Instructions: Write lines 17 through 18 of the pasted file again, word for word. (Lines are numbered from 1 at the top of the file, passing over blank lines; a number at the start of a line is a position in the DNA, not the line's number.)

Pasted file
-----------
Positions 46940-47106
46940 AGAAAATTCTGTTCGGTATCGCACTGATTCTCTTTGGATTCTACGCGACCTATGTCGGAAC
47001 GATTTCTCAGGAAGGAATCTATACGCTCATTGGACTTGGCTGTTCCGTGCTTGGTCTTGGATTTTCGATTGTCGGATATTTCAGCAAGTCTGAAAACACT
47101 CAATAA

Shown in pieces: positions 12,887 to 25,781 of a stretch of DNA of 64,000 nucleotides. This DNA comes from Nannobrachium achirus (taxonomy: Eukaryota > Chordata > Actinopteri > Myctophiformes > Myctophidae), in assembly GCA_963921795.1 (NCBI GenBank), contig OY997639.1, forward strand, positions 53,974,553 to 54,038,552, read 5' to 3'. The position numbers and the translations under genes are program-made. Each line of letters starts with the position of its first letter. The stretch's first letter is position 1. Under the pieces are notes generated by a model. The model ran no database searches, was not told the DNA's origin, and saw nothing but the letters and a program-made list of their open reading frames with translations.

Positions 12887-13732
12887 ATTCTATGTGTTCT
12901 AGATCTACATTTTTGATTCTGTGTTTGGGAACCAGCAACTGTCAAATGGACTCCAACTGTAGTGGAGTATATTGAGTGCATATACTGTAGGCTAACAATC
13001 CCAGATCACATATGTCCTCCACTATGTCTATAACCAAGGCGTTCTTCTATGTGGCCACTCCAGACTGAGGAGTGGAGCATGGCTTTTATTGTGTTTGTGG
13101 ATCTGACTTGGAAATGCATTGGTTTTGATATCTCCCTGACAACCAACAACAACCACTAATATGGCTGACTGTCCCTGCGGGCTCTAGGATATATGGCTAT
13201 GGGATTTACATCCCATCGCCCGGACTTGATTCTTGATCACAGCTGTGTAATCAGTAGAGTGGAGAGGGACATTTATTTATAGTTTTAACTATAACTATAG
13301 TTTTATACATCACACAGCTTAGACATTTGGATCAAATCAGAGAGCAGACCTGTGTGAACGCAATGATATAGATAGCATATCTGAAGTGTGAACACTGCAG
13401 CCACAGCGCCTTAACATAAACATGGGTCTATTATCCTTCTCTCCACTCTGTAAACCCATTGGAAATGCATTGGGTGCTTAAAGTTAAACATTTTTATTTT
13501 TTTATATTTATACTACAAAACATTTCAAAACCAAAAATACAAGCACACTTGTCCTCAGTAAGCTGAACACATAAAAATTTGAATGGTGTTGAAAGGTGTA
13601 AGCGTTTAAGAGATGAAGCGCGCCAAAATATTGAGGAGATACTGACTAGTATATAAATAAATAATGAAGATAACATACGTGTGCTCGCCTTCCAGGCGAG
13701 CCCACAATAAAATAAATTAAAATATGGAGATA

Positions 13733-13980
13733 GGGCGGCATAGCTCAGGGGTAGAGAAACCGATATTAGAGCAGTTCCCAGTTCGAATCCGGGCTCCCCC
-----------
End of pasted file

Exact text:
Positions 13733-13980
13733 GGGCGGCATAGCTCAGGGGTAGAGAAACCGATATTAGAGCAGTTCCCAGTTCGAATCCGGGCTCCCCC